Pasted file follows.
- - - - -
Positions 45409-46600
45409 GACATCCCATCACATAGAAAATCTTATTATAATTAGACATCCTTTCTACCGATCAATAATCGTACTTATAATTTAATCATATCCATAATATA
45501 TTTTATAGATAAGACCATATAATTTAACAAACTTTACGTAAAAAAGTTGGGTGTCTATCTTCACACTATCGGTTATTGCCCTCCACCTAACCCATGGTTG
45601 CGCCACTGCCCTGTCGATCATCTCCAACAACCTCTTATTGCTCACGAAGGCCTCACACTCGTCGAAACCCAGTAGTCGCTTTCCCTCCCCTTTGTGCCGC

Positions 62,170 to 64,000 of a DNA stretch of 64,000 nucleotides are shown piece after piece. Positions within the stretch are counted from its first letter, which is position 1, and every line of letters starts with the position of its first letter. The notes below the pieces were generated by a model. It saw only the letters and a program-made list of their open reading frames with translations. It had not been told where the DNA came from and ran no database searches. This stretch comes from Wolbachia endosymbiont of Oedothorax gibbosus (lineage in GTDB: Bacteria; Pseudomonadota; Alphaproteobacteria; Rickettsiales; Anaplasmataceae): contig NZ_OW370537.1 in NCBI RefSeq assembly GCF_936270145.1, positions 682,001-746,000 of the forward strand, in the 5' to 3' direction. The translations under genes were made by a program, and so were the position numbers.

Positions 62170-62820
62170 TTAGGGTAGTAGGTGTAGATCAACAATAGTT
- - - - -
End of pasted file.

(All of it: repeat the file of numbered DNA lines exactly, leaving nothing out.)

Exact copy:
Positions 45409-46600
45409 GACATCCCATCACATAGAAAATCTTATTATAATTAGACATCCTTTCTACCGATCAATAATCGTACTTATAATTTAATCATATCCATAATATA
45501 TTTTATAGATAAGACCATATAATTTAACAAACTTTACGTAAAAAAGTTGGGTGTCTATCTTCACACTATCGGTTATTGCCCTCCACCTAACCCATGGTTG
45601 CGCCACTGCCCTGTCGATCATCTCCAACAACCTCTTATTGCTCACGAAGGCCTCACACTCGTCGAAACCCAGTAGTCGCTTTCCCTCCCCTTTGTGCCGC

Positions 62,170 to 64,000 of a DNA stretch of 64,000 nucleotides are shown piece after piece. Positions within the stretch are counted from its first letter, which is position 1, and every line of letters starts with the position of its first letter. The notes below the pieces were generated by a model. It saw only the letters and a program-made list of their open reading frames with translations. It had not been told where the DNA came from and ran no database searches. This stretch comes from Wolbachia endosymbiont of Oedothorax gibbosus (lineage in GTDB: Bacteria; Pseudomonadota; Alphaproteobacteria; Rickettsiales; Anaplasmataceae): contig NZ_OW370537.1 in NCBI RefSeq assembly GCF_936270145.1, positions 682,001-746,000 of the forward strand, in the 5' to 3' direction. The translations under genes were made by a program, and so were the position numbers.

Positions 62170-62820
62170 TTAGGGTAGTAGGTGTAGATCAACAATAGTT